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A stock broker reacts as he watches share prices at a brokerage in Mumbai, India, Monday, Oct. 6, 2008. India's stock market fell to a two-year low Monday amid signs that the U.S.-led financial crisis is spreading to Europe, intensifying worries about a global slowdown. (AP Photo/Gautam Singh)

By JOE BEL BRUNO

AP Business Writer

Wall Street ended another extraordinary and traumatic day, with the Dow Jones industrials plunging as much as 800 points before closing with a loss of about 370.

The catalyst for the frantic selling was investors' growing realization that the credit crisis is likely to take a heavy toll around the world. And while the Bush administration is starting to implement its $700 billion financial rescue plan, that and steps taken by other governments won't be enough to stop the global spread of credit troubles.

The Dow set a new record for a one-day point drop and also fell below 10,000 for the first time since 2004. But it recovered somewhat in erratic trading as bargain hunting set in. The blue chips fell about 370 points and finished at 9,955.50.

Stocks spiraled downward in the U.S., Europe and Asia, and drove investors to sink money into the relative safety of U.S. government debt. Fears about a global recession also caused oil to drop below $90 a barrel; and the benchmark index that gauges fear in the market jumped to the highest level in its 18-year history.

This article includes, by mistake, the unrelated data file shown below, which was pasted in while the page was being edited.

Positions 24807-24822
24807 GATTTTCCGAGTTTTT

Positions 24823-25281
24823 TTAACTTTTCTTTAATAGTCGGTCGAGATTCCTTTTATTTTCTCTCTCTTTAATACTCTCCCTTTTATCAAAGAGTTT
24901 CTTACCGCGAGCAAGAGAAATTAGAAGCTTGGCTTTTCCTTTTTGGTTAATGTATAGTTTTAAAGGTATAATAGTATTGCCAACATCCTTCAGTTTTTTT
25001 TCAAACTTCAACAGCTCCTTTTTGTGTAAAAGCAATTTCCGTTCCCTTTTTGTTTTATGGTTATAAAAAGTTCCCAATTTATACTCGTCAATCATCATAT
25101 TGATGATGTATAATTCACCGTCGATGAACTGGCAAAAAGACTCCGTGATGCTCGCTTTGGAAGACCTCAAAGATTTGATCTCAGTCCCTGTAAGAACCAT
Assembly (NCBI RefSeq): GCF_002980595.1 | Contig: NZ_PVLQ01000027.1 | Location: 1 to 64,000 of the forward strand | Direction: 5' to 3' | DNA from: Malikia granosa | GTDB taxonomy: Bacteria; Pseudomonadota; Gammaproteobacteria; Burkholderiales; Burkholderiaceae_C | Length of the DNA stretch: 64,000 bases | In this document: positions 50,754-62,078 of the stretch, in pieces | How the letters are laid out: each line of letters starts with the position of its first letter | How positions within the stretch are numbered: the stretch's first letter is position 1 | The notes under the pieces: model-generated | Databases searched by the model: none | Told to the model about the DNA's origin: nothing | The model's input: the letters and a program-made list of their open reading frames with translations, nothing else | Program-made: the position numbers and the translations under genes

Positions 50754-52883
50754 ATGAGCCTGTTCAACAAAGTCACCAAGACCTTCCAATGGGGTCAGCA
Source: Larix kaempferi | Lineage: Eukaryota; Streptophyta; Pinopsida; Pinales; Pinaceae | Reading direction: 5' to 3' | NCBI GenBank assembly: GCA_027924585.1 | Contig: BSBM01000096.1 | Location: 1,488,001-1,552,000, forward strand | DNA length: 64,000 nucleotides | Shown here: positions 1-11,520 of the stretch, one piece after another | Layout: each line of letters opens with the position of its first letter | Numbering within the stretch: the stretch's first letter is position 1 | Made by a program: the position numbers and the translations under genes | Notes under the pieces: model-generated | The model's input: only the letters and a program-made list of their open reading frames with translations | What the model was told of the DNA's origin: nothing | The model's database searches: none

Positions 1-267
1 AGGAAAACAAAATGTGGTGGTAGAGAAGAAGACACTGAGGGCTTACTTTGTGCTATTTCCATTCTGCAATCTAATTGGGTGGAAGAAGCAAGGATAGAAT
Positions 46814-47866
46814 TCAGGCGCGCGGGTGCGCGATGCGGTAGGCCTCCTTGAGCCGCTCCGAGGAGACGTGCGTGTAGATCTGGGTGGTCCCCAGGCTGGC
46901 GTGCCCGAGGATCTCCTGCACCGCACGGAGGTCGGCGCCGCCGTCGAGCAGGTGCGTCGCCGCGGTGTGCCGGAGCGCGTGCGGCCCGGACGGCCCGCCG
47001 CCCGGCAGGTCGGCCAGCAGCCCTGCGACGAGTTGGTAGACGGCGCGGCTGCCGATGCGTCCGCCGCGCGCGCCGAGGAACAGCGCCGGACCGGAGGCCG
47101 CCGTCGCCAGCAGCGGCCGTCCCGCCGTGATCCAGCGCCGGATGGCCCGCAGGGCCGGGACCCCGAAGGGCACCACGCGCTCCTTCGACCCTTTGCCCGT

"The fact is people are scared and the only thing they're doing is selling," said Ryan Detrick, senior technical strategist at Schaeffer's Investment Research. "Investors are cleaning out portfolios and getting rid of everything because nothing seems to be working."


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The selling was so extreme that only 67 stocks rose on the NYSE — and 3,155 dropped. That's a telling sign considering the stock market is considered a leading economic indicator, with investors tending to buy and sell based on where they believe the economy will be in six to nine months.

Today's steep decline on Wall Street indicates that investors are becoming more convinced that the country is leading a prolonged economic crisis that is spreading to other nations. Over the weekend, governments across Europe rushed to prop up failing banks, while the governments of Germany, Ireland and Greece also said they would guarantee bank deposits.

As the U.S. tries to repair its battered banking system, the German government and financial industry agreed on a $68 billion bailout for commercial-property lender Hypo Real Estate Holding AG. And France's BNP Paribas agreed to acquire a 75 percent stake in Fortis's Belgium bank after a government rescue failed.

The Fed also took fresh steps to help ease credit markets. The central bank said today it will begin paying interest on commercial banks' reserves and will expand its loan program to squeezed banks.

Joseph V. Battipaglia, chief investment officer at Ryan Beck & Co., said government intervention certainly might help. However, he believes investors are sensing that what's happening in the economy is a shift in the extent to which consumers and businesses take on debt, a change that will take years to play out.

"This is a global deleveraging of many economies," he said. "It might appear that you're going into the abyss where the economy grinds to a halt and the financial system goes into complete disarray. But, what the market is really reading here is that this is a global phenomenon, and when you delever like this, it is a process that takes a very long period of time measured in years, not quarters."

The Dow fell 3.6 percent, the Nasdaq Composite index was down 4.3 percent and the broad-based S&P 500 declined 3.9 percent.